2 Answers

  1. In this sense, there is no memory limit, moreover, many experts agree that the more information is already remembered, the easier it is to remember new information. This can be compared to a sieve, if the sieve has a large cell, then the information passes through it without stopping, if the cell is small, then it is necessary, the association will work somewhere and the information will get stuck. This makes it easier for a programmer to remember a new algorithm, for a doctor to learn information about a new drug, or for a mathematician to learn a new formula.

    Difficulties may arise for mnemonists who use special techniques to memorize a large amount of data at a time. Problems arise during playback when information stored in other performances may pop up, since the methods of memorizing them do not change from time to time. Here they have a problem to forget what they remember.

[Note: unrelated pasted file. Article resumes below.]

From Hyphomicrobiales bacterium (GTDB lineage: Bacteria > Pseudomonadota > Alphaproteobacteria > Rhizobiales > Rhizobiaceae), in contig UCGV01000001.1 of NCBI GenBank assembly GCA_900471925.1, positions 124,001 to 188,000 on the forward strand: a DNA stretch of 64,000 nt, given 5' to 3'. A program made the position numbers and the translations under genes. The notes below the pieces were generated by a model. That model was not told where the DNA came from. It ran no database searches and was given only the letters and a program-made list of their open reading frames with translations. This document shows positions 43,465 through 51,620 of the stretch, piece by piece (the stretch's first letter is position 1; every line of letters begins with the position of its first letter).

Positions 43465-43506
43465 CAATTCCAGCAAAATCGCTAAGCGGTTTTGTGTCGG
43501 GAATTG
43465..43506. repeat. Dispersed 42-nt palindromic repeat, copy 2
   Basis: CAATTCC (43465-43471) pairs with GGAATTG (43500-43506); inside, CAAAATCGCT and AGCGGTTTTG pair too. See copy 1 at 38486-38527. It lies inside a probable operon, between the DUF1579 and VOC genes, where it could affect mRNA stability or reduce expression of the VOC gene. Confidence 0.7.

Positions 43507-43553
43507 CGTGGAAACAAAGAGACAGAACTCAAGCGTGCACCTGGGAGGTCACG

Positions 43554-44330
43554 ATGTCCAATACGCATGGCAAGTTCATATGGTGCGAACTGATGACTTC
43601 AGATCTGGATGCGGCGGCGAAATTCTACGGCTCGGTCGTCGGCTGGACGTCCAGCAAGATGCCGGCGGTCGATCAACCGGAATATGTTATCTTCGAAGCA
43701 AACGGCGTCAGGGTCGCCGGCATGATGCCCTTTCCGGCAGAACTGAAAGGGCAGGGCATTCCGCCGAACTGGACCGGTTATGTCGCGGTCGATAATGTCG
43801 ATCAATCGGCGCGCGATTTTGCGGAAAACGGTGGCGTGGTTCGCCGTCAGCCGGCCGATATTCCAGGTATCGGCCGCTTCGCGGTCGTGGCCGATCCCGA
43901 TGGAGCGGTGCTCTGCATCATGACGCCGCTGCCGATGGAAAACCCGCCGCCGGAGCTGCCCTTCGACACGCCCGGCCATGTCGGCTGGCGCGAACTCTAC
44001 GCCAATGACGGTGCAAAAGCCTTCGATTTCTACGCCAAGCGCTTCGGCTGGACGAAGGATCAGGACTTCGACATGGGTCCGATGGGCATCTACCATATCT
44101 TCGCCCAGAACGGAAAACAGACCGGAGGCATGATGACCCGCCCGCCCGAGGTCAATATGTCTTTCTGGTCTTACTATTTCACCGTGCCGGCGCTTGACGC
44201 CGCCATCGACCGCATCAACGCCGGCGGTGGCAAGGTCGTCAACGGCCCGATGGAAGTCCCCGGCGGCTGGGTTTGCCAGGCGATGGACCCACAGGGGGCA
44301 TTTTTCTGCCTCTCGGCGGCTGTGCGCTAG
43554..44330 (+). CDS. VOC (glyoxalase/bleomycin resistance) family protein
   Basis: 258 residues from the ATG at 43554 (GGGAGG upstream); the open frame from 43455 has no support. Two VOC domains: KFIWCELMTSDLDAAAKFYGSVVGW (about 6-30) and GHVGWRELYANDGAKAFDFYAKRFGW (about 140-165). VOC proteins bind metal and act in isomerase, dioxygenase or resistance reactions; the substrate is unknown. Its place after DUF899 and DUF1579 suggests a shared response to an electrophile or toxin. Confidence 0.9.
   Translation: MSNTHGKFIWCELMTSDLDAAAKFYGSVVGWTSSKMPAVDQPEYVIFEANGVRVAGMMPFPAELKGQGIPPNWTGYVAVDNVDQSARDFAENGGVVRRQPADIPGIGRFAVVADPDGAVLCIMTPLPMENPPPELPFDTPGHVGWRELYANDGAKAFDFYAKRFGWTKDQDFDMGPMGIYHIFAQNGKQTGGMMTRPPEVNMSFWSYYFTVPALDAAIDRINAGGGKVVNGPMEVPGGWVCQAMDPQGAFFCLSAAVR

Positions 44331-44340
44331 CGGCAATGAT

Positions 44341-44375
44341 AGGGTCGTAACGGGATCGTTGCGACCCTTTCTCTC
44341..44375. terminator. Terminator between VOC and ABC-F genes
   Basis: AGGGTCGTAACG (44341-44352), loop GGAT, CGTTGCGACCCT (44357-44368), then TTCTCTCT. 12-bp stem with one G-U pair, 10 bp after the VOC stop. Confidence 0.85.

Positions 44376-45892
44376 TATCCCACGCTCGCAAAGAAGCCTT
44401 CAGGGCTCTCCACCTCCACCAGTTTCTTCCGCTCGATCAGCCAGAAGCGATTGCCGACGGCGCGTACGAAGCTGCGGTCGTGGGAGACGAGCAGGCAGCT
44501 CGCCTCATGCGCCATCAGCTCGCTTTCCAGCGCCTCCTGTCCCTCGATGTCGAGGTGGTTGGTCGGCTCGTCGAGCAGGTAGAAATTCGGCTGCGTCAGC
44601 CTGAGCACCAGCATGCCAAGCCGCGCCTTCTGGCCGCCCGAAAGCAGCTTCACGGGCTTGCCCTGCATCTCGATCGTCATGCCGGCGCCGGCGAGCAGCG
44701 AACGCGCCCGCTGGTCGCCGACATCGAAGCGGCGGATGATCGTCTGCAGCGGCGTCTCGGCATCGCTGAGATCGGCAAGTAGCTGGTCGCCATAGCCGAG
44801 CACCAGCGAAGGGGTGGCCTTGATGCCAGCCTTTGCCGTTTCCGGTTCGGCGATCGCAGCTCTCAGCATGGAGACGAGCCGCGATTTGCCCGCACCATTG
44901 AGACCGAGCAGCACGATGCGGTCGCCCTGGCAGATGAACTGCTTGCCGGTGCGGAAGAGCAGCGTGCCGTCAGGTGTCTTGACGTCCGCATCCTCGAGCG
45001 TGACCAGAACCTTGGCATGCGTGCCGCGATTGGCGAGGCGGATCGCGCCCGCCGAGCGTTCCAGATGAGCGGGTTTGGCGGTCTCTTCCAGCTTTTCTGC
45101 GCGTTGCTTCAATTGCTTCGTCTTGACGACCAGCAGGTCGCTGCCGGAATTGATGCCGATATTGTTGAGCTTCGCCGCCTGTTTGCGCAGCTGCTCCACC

2. The question goes beyond the current knowledge of the mechanism of memory.
    One can only guess.
    Personally, if I had such a task, I would go along the path of changing emotional associations to this most “important”thing.
    The fact is that events that have a powerful emotional reinforcement are especially well remembered; for example, they caused a strong fear or some strong emotion in a person.
    I would try to find out exactly what emotion “binds” unnecessary memories, and somehow try to “re-link” this emotion to something else.
    But, I repeat, these are just my personal guesses, the correct and experimentally confirmed answer to your question is unknown to science.

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